Track It Thursday: The Hyena

These hyena tracks were found just in the Tanda Tula driveway, reminding us all how closely we live entwined with Africa’s wildest predators.

Hyena tracks can be confused with either big male leopard or lioness tracks, however the most outstanding difference is the presence of claw indentations. These large predators do not have retractable claws unlike the lions and leopards, hence there is always visibility of the large blunt claws within the tracks.

The front paws are a lot bigger than the back paws measuring roughly 96 cm versus 89 cm. One of the other tell-tale signs of a hyena track, is on the front paw which has a very distinct angled rear edge.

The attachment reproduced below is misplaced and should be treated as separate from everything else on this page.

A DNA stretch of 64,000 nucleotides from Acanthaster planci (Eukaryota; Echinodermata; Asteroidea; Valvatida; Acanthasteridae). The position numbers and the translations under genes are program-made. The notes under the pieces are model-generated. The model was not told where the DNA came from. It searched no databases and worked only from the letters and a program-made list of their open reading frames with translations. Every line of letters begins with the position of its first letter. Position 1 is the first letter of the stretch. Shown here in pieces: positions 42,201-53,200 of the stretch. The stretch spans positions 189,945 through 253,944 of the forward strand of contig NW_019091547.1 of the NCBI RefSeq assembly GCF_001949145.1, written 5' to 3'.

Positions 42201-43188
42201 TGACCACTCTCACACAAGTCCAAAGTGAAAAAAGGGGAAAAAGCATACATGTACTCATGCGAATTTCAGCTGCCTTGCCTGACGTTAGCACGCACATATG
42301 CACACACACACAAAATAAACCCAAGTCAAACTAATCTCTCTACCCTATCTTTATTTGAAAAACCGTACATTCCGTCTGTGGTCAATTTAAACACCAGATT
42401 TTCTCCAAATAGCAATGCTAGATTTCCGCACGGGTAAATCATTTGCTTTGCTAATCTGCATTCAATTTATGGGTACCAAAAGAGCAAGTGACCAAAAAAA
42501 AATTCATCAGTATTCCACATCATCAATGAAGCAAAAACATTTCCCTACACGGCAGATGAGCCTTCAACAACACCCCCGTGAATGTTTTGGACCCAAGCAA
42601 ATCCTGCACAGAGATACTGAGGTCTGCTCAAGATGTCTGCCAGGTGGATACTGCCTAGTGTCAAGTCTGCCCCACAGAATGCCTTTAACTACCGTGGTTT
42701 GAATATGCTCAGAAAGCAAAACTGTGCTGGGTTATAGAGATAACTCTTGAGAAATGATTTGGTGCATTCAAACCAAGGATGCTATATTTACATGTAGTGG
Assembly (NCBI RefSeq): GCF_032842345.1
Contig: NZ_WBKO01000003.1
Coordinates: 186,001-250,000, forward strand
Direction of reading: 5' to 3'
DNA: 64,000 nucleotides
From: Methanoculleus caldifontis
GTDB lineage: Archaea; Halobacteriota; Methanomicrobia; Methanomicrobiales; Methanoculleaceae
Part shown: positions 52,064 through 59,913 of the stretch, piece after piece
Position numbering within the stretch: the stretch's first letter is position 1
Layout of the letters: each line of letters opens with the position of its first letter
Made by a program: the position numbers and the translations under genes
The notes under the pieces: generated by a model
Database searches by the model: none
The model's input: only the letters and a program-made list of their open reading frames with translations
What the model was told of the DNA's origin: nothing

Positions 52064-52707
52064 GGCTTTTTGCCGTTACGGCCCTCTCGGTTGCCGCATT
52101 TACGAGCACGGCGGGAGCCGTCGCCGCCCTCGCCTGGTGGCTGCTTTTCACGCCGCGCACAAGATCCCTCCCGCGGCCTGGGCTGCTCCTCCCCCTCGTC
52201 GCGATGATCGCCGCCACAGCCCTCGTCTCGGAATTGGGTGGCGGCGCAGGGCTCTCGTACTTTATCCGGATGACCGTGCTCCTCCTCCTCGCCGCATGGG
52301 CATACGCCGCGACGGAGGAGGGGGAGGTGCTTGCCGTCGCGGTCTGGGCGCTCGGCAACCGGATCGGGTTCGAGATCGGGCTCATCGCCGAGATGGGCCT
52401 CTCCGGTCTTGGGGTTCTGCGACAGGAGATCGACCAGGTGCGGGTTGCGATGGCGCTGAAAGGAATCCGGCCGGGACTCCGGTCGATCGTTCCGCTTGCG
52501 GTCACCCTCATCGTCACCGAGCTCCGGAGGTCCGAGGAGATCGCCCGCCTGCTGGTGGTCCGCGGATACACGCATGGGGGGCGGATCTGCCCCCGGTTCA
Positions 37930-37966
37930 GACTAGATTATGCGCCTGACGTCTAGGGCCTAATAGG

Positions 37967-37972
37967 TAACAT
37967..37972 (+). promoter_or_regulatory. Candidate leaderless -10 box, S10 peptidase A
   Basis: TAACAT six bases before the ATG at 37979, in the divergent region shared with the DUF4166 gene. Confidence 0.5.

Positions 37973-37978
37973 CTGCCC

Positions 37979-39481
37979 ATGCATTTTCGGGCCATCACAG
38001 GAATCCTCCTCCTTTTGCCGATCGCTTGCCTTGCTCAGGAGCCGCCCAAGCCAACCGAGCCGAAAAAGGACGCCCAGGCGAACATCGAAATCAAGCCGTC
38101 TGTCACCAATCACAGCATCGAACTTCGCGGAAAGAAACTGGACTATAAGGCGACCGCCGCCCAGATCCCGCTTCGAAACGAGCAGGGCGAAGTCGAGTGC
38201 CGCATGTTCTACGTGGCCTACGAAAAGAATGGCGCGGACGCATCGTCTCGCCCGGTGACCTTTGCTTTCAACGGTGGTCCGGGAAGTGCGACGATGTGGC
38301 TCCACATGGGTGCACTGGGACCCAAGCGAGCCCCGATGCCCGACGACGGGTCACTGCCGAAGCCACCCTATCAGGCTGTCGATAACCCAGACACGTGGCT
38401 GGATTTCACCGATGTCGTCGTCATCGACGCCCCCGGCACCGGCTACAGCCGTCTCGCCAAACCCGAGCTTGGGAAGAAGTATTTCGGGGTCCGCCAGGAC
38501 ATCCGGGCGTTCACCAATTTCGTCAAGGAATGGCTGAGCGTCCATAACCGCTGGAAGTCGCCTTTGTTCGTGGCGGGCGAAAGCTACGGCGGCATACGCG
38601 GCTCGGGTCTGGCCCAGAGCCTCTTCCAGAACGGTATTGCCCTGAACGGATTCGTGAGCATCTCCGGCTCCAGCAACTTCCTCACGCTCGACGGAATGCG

Hyena's can go several days without water and in a feeding frenzy, they can eat up to a third of their body weight. 

Female spotted hyena's are more dominant over their male counterparts and although often confused with being apart of the dog species - they are not. 

Spotted baby hyena cubs are born with their eyes open. In the while, hyenas live for up to 25 years.

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